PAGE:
FDA has already received over 350 comments in response to a draft guidance related to products containing NAC (N-acetyl-L-cysteine) and marketed as dietary supplements.
The public health agency has determined NAC was first approved as a drug in 1963, precluding its use in dietary supplements. In recently published draft guidance, though, FDA said it intends to exercise enforcement discretion regarding products containing the ingredient and labeled as dietary supplements.
FDA requested written comments on its guidance within 30 days of publication in the Federal Register so it could consider the remarks before it begins work on a final document.
Many of the written comments have been submitted by consumers advocating to keep NAC available in products labeled as dietary supplements. George LeBaron is among them.
“NAC has demonstrated a multitude of beneficial effects based on oral administration,” he wrote to FDA. “Most notable is its ability to help support glutathione levels and subsequently attenuate normal oxidative stress.”
LeBaron requested FDA permit NAC “to remain available as a low-cost dietary supplement, which consumers use not as a drug, but as a safe functional method of supporting glutathione levels in their bodies.”
Several commentators made the same request, based on what appears to be a form letter.
One anonymous submission indicated their naturopathic doctor prescribed NAC for sinus infections, which has been helpful to them.
“We will not tolerate the drug industry holding hostage … nutritional supplements,” another person named Tony Pezz wrote to FDA. “That includes the recent effort to convert NAC status from supplement to pharmaceutical so that drug companies can capitalize on it. Keep these financial sharks and their lobbying influence in check.”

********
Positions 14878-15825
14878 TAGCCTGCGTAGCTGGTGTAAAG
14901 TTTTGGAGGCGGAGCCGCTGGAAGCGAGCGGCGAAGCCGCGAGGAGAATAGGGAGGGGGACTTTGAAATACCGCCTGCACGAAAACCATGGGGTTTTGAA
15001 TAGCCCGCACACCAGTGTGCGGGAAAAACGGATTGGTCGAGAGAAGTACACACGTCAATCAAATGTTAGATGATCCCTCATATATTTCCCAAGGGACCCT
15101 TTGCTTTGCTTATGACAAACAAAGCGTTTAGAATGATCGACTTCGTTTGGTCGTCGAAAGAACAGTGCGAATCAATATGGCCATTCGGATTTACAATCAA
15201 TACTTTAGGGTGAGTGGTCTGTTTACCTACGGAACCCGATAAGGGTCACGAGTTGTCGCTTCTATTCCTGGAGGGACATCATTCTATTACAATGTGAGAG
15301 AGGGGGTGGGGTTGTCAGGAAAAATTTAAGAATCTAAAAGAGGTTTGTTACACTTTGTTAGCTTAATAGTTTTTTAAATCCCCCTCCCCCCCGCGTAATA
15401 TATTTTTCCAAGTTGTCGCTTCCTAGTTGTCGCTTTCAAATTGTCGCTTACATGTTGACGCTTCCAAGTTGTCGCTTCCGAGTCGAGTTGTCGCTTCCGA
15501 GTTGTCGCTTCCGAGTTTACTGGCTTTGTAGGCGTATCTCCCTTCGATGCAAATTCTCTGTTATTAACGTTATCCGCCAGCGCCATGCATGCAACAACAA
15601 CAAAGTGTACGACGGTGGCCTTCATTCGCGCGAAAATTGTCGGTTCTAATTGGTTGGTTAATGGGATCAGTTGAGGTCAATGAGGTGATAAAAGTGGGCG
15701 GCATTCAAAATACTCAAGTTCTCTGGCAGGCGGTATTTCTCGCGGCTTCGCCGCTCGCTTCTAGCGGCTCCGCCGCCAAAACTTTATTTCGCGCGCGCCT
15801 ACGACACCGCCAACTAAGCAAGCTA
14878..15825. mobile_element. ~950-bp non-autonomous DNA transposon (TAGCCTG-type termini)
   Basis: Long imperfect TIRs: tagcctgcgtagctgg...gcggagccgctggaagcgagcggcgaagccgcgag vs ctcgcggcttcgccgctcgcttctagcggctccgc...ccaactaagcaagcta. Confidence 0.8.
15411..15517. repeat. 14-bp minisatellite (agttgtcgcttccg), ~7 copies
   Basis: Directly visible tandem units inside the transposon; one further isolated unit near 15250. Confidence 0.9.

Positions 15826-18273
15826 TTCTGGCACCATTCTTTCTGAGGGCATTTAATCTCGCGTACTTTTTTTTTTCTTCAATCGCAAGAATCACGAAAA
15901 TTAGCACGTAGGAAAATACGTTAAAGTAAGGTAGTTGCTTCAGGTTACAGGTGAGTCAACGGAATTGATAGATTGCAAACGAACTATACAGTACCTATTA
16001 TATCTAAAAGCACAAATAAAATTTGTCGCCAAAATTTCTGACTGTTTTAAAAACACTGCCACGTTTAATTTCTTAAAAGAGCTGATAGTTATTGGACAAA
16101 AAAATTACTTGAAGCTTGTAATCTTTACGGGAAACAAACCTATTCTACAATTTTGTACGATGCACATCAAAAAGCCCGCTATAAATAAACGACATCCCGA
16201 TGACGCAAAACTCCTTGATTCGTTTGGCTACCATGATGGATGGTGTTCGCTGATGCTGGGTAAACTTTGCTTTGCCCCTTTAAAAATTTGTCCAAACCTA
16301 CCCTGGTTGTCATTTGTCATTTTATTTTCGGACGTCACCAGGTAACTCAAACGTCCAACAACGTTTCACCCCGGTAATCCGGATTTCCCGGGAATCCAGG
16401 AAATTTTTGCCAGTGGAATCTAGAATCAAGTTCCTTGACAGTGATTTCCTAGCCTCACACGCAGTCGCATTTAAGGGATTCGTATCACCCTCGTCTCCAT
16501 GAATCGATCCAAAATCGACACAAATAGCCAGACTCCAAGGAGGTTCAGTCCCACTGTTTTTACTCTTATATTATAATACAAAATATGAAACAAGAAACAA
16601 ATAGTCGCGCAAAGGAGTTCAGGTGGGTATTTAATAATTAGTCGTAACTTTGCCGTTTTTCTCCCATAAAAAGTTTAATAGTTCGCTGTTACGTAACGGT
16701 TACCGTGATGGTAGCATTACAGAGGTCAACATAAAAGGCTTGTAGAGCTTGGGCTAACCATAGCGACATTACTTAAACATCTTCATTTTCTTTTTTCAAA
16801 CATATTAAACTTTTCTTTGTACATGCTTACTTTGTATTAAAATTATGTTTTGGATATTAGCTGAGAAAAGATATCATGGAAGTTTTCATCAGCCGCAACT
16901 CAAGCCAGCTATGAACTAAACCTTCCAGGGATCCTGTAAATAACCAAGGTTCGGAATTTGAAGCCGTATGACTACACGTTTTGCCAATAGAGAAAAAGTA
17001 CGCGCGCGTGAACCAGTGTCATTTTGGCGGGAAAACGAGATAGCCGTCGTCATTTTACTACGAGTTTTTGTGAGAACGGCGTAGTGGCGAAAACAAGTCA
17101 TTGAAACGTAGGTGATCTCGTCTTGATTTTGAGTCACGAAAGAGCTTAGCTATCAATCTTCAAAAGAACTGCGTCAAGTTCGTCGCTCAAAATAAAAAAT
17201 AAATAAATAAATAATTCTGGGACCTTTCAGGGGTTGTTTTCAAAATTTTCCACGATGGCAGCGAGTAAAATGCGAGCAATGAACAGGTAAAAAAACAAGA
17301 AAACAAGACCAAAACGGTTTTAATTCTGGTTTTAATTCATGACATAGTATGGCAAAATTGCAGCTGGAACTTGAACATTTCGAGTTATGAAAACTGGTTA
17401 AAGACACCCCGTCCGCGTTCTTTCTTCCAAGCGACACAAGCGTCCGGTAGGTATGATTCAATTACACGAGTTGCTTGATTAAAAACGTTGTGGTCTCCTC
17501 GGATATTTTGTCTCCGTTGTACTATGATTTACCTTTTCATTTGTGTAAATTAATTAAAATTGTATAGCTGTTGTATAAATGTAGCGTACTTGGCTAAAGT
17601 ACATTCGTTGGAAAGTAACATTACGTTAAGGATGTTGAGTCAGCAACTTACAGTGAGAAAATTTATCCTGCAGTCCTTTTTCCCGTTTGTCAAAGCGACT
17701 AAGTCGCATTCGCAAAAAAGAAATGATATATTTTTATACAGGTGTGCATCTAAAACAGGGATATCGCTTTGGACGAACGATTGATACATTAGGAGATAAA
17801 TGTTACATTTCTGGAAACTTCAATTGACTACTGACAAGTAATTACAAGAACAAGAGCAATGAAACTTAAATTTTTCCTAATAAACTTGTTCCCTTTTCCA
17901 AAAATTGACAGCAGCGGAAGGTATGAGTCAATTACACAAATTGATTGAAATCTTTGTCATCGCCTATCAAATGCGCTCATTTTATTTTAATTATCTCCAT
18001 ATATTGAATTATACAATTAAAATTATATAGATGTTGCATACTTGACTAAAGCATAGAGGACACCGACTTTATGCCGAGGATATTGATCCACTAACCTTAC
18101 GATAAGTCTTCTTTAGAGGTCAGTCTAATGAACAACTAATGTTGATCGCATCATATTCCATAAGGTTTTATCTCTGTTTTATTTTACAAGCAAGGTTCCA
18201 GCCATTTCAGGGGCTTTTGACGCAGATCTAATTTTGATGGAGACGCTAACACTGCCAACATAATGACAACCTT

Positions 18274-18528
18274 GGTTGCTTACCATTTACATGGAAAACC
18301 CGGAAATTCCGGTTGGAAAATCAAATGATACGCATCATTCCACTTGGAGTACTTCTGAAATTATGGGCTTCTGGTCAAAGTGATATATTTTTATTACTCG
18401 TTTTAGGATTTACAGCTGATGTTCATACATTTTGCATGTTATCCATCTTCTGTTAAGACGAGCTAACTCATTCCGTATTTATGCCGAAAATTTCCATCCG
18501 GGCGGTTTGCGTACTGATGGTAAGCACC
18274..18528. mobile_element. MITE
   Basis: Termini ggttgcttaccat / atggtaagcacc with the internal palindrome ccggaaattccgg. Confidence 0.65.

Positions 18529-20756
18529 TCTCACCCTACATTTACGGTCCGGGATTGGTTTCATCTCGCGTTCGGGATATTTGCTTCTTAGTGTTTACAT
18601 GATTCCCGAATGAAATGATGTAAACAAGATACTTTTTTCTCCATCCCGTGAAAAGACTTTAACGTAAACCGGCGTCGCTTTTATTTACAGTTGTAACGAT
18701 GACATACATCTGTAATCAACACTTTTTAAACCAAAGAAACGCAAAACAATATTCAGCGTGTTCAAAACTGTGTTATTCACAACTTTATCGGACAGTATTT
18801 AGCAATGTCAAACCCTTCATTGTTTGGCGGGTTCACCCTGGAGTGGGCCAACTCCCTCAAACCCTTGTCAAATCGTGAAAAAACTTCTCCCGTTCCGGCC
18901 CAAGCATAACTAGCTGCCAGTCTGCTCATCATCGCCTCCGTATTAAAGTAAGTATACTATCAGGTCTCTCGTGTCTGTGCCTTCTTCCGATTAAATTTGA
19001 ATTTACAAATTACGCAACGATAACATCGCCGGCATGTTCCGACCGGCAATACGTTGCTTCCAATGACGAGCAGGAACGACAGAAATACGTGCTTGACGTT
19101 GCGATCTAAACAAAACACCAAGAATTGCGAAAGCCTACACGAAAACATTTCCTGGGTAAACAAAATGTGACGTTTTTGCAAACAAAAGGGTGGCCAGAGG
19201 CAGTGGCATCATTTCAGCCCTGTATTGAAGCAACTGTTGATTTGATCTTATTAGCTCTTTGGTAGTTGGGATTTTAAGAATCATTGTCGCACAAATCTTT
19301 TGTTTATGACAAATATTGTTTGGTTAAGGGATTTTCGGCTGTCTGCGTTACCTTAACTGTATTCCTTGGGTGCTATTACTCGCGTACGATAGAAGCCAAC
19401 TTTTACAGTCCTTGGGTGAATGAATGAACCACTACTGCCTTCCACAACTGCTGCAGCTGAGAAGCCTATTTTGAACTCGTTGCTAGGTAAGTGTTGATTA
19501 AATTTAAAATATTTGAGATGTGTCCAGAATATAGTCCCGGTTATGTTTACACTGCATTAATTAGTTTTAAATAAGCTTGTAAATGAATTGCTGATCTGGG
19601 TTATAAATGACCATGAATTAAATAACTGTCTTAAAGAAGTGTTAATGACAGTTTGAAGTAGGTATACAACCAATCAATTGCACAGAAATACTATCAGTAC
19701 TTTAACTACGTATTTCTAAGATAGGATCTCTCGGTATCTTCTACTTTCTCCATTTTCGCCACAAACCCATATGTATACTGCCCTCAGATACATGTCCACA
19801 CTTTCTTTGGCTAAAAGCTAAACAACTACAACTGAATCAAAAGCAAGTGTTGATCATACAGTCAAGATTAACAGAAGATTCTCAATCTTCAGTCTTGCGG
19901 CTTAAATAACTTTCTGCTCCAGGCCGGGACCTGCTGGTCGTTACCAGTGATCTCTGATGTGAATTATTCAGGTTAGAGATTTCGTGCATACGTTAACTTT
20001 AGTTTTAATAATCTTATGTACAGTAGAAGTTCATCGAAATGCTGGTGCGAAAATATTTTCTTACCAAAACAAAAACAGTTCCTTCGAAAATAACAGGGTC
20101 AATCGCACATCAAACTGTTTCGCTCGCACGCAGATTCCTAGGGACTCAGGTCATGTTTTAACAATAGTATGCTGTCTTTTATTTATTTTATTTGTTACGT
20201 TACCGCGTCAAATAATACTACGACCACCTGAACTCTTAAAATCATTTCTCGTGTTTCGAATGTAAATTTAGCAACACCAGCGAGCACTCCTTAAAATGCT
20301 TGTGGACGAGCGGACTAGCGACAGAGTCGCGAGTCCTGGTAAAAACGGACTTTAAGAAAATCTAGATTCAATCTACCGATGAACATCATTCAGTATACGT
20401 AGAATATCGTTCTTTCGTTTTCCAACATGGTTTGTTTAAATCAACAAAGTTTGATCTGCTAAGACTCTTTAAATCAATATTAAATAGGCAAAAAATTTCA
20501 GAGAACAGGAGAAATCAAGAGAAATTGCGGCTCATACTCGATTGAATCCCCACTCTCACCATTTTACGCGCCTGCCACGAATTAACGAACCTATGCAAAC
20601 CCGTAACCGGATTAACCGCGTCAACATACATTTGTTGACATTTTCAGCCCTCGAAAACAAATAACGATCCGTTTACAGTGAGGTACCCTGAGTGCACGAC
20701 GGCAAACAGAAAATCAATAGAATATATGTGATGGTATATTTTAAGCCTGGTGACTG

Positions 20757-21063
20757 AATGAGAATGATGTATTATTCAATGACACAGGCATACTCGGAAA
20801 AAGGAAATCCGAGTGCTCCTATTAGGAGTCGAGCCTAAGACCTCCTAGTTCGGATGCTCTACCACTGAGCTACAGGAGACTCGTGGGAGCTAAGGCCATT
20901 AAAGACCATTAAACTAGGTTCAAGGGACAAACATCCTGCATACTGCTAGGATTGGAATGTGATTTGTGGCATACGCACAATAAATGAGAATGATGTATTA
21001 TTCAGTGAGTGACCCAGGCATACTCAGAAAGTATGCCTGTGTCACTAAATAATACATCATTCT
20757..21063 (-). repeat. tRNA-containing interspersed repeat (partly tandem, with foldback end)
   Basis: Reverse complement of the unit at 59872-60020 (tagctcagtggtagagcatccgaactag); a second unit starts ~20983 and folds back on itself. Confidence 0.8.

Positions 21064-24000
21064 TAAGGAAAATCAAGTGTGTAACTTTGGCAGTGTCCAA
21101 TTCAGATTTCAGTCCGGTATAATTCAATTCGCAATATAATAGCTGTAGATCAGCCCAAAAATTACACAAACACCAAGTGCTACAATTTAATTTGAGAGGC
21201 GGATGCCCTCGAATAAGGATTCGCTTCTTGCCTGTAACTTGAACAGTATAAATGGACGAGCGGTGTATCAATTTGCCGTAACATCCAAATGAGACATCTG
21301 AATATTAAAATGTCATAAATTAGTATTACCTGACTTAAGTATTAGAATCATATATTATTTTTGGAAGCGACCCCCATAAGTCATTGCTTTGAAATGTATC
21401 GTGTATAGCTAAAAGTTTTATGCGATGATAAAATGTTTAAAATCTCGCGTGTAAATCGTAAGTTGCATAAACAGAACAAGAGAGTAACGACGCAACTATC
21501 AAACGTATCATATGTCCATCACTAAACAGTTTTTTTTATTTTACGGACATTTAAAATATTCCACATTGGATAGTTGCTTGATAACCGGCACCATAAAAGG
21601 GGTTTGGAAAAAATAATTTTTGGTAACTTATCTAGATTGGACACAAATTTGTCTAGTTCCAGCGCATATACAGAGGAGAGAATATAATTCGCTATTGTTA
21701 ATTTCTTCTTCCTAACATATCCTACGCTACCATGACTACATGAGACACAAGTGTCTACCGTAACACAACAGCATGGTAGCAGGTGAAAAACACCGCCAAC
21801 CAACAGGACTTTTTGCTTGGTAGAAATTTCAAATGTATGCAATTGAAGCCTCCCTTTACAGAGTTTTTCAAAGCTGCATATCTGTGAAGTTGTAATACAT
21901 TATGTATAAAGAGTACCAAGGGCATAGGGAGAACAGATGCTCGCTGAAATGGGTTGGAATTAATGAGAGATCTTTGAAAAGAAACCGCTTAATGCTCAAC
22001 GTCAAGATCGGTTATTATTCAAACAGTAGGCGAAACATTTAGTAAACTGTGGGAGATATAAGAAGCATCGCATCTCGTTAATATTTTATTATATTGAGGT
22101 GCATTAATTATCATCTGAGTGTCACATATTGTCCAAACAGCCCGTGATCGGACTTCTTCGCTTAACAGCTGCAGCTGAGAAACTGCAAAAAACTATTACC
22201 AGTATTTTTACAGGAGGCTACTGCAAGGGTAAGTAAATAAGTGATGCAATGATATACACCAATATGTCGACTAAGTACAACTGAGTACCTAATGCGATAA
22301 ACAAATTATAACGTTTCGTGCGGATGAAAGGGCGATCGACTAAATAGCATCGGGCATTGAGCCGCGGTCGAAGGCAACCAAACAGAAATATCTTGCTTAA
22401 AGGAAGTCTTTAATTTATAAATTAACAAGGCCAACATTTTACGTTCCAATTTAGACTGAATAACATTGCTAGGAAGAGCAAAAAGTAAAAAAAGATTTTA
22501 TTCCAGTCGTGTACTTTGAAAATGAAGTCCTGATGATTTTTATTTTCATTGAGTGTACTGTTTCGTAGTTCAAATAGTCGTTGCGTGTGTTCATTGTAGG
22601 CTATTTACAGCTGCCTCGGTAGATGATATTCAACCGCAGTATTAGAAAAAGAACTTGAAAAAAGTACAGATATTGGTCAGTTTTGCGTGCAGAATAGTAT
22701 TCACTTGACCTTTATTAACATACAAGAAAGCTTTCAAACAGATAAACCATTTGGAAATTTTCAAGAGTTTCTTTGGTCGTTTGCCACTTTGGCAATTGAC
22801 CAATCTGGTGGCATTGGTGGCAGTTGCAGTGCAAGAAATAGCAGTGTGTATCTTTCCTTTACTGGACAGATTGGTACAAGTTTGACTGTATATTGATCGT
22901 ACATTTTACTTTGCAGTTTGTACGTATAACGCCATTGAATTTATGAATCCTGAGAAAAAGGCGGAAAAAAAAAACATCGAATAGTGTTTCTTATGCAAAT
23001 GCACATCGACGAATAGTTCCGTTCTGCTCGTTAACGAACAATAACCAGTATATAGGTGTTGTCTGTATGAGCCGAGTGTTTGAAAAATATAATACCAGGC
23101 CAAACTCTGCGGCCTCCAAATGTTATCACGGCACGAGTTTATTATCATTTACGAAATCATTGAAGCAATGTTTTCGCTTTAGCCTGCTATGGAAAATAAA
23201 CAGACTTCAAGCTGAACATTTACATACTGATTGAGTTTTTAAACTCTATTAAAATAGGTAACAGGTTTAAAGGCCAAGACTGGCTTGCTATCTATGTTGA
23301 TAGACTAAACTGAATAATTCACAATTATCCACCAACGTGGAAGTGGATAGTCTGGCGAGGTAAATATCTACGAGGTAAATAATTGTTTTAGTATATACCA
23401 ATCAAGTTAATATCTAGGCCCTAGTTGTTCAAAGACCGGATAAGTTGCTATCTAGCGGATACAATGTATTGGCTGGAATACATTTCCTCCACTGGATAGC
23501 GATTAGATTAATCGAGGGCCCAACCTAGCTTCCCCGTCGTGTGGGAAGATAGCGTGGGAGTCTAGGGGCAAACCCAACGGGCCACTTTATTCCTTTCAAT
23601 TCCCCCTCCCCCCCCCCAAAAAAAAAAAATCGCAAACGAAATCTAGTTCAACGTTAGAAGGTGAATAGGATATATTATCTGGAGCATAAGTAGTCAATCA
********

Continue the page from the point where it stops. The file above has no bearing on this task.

Teresa Hunt described NAC as a “staple supplement” for her that’s “affordable and obtainable.”
“Please don't give it away to drug companies to profit from it at my expense,” she wrote.
The Alliance for Natural Health USA submitted comments to FDA on behalf of over 3,400 individuals.
“It is critically important to maintain access to affordable NAC supplements,” the group stated. “Experts say that NAC has shown promising results in people with bipolar disorder, schizophrenia, OCD and addictions. It can also decrease inflammation and may help delay brain atrophy in Alzheimer's disease, protects the body from toxins, is a selective immune system enhancer and helps remove free radicals, which contribute to neurogenerative diseases and aging.”
Warren Stout wrote, “Leave NAC a supplement and focus your efforts on something that needs your attention.”
In March, FDA denied requests by two trade associations that the agency reverse its position that NAC is excluded from the definition of a dietary supplement. FDA, however, is still considering initiating a first-of-its-kind rulemaking that would legalize NAC in dietary supplements.
NAC has long been an ingredient in dietary supplements in the U.S., based on evidence provided to FDA that NAC was marketed in nutritional products before passage of the Dietary Supplement Health and Education Act of 1994 (DSHEA).
Jim Emme is CEO of NOW Health Group, a well-known supplements company that sells NAC. Emme said he was “pleased” yet “not satisfied” with FDA’s draft guidance published last month.
“The guidance recognizes that NAC has thus far been shown to be a safe ingredient during the time it has been sold and marketed as a dietary supplement, which in our opinion is substantiated by few if any adverse event reports for NAC,” Emme said in an email. “We do believe that the agency could have been more conclusive in this matter by recognizing NAC as an old dietary ingredient sold and marketed before DHSEA became law in October of 1994.”